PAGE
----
A UK-EU trade war would be "shocking" and "unnecessary", the Irish Prime Minister Micheál Martin has said.
He called on the UK government to "get into the tunnel and negotiate" over changes to the post-Brexit trade arrangements for Northern Ireland.
The Taoiseach told the BBC that Ireland and the European Union "do not want a trade war" with the UK.
The government last week announced plans to override key parts of the Brexit deal within weeks.
Boris Johnson's government agreed the trade deal with the EU in 2019 after the UK voted to leave the bloc.
In the event of the UK unilaterally abandoning agreed elements of the deal that create barriers on goods trading between Great Britain and Northern Ireland, the EU has the power to suspend parts of the entire post-Brexit trade deal.
When asked at the World Economic Forum in Davos whether the EU was drawing up plans to apply tariffs to politically sensitive UK exports, Mr Martin declined to "get into the detail of anything like that, because hopefully, that's something we don't ever have to contemplate".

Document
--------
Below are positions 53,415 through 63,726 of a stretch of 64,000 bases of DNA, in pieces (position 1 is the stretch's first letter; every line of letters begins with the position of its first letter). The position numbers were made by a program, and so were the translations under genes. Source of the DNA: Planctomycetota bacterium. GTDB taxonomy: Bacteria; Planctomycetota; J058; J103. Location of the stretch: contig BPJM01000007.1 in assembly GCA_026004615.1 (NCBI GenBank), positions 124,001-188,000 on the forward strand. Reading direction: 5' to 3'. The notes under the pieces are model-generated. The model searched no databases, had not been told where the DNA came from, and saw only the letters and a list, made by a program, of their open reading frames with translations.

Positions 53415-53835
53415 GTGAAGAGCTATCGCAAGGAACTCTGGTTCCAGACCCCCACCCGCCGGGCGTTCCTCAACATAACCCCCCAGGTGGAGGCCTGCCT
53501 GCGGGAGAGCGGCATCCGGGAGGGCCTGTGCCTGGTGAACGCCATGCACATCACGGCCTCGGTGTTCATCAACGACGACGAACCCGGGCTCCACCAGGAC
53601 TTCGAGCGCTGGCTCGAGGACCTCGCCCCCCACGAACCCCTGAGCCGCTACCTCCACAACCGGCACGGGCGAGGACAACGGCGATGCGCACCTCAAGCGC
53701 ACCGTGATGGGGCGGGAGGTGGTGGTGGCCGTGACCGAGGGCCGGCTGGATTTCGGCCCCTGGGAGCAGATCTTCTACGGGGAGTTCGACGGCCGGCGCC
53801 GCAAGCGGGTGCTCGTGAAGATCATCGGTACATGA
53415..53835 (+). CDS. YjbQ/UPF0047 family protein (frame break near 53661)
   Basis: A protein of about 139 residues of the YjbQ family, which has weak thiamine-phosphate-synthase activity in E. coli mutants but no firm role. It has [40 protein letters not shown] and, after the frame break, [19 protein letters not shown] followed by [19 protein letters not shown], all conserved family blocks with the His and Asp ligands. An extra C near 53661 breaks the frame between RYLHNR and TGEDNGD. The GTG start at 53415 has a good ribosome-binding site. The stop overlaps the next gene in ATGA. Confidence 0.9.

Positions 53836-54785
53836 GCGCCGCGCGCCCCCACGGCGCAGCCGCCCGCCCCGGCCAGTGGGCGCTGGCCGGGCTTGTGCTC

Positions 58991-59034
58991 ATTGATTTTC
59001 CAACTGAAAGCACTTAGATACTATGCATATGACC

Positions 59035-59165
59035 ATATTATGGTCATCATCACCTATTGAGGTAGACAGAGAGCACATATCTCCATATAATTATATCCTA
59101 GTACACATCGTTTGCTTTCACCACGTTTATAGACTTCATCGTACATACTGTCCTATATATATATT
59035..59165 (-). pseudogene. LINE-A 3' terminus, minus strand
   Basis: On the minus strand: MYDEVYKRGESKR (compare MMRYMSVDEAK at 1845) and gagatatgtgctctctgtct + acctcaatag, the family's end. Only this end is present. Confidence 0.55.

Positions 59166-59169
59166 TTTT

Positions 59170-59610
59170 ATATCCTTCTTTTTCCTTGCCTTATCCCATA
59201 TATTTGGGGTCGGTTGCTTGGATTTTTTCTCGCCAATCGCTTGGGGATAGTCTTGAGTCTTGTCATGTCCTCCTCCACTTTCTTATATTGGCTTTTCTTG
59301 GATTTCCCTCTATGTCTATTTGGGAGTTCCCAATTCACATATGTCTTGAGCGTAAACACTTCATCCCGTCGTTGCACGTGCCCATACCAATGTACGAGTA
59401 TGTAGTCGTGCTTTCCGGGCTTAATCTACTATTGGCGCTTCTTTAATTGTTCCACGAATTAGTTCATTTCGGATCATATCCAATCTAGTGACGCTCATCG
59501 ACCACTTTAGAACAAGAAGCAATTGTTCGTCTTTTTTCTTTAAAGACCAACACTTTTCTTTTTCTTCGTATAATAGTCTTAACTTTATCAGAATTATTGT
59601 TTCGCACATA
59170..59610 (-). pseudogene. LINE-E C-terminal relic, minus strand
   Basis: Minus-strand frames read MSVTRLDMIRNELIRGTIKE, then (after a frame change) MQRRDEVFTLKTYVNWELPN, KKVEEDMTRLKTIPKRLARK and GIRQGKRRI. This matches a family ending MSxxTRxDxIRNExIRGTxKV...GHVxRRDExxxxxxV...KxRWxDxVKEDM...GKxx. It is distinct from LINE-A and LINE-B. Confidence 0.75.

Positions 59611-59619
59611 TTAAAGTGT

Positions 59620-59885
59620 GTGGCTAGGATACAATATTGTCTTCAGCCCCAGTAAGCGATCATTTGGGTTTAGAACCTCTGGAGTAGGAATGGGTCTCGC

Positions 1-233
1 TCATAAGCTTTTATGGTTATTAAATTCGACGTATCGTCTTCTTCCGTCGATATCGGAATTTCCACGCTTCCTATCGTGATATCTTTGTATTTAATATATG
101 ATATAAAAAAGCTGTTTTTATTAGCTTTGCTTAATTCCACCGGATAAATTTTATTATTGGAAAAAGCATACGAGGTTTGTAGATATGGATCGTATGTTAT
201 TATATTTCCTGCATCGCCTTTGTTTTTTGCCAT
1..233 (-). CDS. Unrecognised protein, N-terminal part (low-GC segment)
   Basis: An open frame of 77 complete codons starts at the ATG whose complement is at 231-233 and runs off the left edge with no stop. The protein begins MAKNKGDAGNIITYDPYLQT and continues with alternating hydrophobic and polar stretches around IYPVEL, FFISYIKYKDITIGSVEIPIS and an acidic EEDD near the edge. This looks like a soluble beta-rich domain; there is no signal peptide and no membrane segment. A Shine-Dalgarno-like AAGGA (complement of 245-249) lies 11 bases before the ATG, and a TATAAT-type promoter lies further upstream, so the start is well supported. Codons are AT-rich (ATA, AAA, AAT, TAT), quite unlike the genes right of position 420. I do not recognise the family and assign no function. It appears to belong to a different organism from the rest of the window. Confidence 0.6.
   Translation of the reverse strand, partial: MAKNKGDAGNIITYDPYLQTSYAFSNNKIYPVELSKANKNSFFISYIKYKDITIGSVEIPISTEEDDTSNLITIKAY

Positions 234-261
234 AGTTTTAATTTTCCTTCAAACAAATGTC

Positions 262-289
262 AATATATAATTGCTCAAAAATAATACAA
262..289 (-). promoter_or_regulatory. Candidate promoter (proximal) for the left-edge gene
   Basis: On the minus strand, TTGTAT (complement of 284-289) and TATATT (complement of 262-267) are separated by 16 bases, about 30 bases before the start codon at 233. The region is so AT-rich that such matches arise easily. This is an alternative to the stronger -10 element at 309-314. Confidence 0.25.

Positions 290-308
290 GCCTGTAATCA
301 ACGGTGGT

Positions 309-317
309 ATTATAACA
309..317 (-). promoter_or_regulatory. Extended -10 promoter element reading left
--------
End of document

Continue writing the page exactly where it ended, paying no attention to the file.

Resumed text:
"For now I'm simply saying, and I've been consistently saying get down there, get into the tunnel, UK government and EU, negotiate and get the technocrats in there," he added.
When asked why at this time of rising inflation the EU was pondering such a move, the Irish prime minister said it was only the UK making threats.
"The only unilateral move that has been made here has been by the United Kingdom government, which has threatened to tear up an international deal signed with the European Union," he said.
"That's the only threat here. And that's what's happened."
The taoiseach said a solution between the parties was "doable" and that French President Emmanuel Macron and German Chancellor Olaf Scholz "don't want minute checks on everything going into Northern Ireland - they want to resolve this".
At the World Economic Forum some of the world's biggest multinational companies have told the BBC they are already seeking reassurances over the possibility of a trade war between the UK and the EU.
Earlier this week the Polish prime minister Mateusz Morawiecki said "only Putin" would be happy with a disagreement between the EU and UK at this time, adding he was trying to "calm down the situation".
The UK's Foreign Secretary Liz Truss was in Northern Ireland on Tuesday, stressing that her priority was a negotiated agreement.
However, she has outlined plans to table legislation which would override key parts of the Brexit Northern Ireland deal within weeks.